Another way to show this is with its free cash flow to sales ratio (FCF/Sales). Over the last decade its 10.8% per year on average.

I call this the “Cash Machine” metric.

I look for anything above 5% on a consistent basis for the same reasons as I look for high operating profit margins above.  If a company surpasses both thresholds it makes it a great operating business that is safe and ultra-valuable.

Nestlé farsurpasses both thresholds which means it’s a world class business operation.

Because of these huge profits and world class operations it also has low debt levels too…

Nestlé Has Low Debt

As of this writing Nestlé has $5.79 billion in cash compared to $42.08 billion in debt.

As a percentage of its balance sheet total liabilities make up only 62.9%. 

Debt makes up only 12.6% of its market cap.

And its debt-to-equity ratio is an ultra-low 0.87.

These are all well below the minimum thresholds I look for when considering an investment.  As one example I look for debt-to-equity ratios below 1.

And this gives owning NSRGY stock a huge margin of safety right now.

So far, Nestlé looks like a great stock to buy… But what about its valuation? Is it cheap enough to buy?

Nestlé IS NOT Cheap…

With the markets at or near all-time highs you might expect a giant like Nestlé to be selling at an enormous valuation.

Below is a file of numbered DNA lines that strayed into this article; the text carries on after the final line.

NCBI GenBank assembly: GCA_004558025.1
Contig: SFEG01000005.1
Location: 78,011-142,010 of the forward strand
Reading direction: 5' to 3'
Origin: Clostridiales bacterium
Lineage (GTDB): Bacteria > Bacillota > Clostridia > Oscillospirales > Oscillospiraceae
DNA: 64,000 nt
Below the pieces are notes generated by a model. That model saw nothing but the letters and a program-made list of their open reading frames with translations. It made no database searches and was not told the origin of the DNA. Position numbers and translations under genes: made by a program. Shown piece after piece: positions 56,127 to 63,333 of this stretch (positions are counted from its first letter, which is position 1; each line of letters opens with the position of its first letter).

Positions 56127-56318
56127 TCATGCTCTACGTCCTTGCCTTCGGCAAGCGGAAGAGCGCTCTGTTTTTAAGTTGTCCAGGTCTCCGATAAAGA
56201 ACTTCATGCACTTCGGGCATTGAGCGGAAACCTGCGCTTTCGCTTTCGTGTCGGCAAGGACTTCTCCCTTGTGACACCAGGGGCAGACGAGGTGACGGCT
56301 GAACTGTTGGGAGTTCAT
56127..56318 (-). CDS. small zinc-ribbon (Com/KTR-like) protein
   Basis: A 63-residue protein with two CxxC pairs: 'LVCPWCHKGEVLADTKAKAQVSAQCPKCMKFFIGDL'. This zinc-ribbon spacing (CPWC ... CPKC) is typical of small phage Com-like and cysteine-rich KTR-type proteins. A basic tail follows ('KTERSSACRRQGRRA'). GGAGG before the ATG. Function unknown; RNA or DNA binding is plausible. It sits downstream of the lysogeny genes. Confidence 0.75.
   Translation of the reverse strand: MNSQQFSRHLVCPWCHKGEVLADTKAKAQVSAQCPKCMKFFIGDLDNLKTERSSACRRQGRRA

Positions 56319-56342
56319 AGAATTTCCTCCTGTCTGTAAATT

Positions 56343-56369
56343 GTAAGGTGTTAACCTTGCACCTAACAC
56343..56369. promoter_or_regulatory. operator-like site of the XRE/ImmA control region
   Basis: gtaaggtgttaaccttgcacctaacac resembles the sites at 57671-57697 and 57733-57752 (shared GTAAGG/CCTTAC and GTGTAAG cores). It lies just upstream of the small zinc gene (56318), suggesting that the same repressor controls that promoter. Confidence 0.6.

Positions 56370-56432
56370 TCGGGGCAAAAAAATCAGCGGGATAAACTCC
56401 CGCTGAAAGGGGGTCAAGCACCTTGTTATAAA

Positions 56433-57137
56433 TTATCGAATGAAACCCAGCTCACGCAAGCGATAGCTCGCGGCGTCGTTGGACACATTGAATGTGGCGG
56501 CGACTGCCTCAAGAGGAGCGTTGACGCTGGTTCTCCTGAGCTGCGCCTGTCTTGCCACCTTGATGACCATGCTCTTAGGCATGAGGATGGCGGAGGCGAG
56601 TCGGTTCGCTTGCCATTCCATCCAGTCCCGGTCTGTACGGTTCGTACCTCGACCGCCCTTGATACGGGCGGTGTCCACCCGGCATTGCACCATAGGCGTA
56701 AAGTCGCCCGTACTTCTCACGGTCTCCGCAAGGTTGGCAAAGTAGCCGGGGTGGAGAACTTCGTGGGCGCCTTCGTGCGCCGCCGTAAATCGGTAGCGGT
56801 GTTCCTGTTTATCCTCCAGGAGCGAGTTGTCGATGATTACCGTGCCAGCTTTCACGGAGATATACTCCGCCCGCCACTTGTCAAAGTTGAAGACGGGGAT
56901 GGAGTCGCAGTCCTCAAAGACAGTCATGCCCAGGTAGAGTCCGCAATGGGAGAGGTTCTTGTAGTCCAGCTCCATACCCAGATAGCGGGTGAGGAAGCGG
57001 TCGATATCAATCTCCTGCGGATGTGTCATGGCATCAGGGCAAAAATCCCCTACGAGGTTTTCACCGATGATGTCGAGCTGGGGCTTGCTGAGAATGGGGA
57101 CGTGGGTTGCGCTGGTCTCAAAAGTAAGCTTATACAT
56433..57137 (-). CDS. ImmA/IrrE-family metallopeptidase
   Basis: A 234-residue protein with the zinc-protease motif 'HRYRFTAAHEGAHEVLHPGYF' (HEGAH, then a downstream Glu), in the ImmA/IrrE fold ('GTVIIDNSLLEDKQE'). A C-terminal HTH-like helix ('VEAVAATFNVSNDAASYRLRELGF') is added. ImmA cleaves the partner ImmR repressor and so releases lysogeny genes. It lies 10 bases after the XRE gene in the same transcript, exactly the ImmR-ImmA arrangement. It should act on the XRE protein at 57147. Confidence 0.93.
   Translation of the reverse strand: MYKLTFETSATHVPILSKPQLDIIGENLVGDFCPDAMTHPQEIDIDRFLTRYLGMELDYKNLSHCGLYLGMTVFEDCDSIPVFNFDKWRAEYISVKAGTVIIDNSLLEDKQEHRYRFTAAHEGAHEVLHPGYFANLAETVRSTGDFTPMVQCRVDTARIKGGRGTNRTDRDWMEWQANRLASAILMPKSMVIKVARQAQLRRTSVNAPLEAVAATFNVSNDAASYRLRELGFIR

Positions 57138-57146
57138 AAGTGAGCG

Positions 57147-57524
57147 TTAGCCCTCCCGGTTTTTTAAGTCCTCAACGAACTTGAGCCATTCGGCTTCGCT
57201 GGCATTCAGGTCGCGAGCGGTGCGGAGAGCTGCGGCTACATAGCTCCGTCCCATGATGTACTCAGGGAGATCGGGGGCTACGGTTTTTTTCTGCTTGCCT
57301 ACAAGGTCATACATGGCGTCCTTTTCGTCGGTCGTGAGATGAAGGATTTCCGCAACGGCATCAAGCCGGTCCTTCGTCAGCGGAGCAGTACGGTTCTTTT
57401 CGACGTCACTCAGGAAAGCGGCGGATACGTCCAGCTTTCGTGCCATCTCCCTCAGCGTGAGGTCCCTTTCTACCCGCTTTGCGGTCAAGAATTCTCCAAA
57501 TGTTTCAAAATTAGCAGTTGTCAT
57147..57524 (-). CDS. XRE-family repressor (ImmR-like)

Unfortunately, it is.

As of this writing its P/E is 25.5.

Its P/CF is 21.7.

Its forward P/E is 24.6.

And its enterprise value to operating income – EV/EBIT is 22.7.

On all three metrics at the top, I look to buy investments below 20 to consider them undervalued.

And on EV/EBIT I look to buy stocks below 8.

These metrics combined show that Nestlé is massively overvalued right now.

And this means owning its stock does not give you a large margin of safety in investing terminology.

When you invest in stocks that have a margin of safety it makes the investment safer.  And it also means you should expect to earn higher returns owning it in the coming years.

The inverse of this is also true…

When you invest in a stock without a margin of safety it makes the investment riskier.  And it also means you should expect to earn less owning its stock going forward.

With Nestlé being overvalued right now, its stock does not offer you a large margin of safety.

This means you should avoid buying its stock right now even though otherwise its fantastic.


If you’re looking for a solid, safe, dividend paying, stable, and enormously profitable investment to buy to earn high and safe returns for your portfolio – Avoid Nestlé until its cheaper.  And consider investing in one of the stocks below instead.

Disclosure – Jason Rivera is a 13+ year veteran value investor who now spends much of his time helping other investors earn higher than average investment returns safely. He does not have any holdings in any securities mentioned above and the article expresses his own opinions. He has no business relationship with any company mentioned above.

P.S. Breaking Poll – Are You Scared To Invest Right Now? Vote Here

Comments are closed.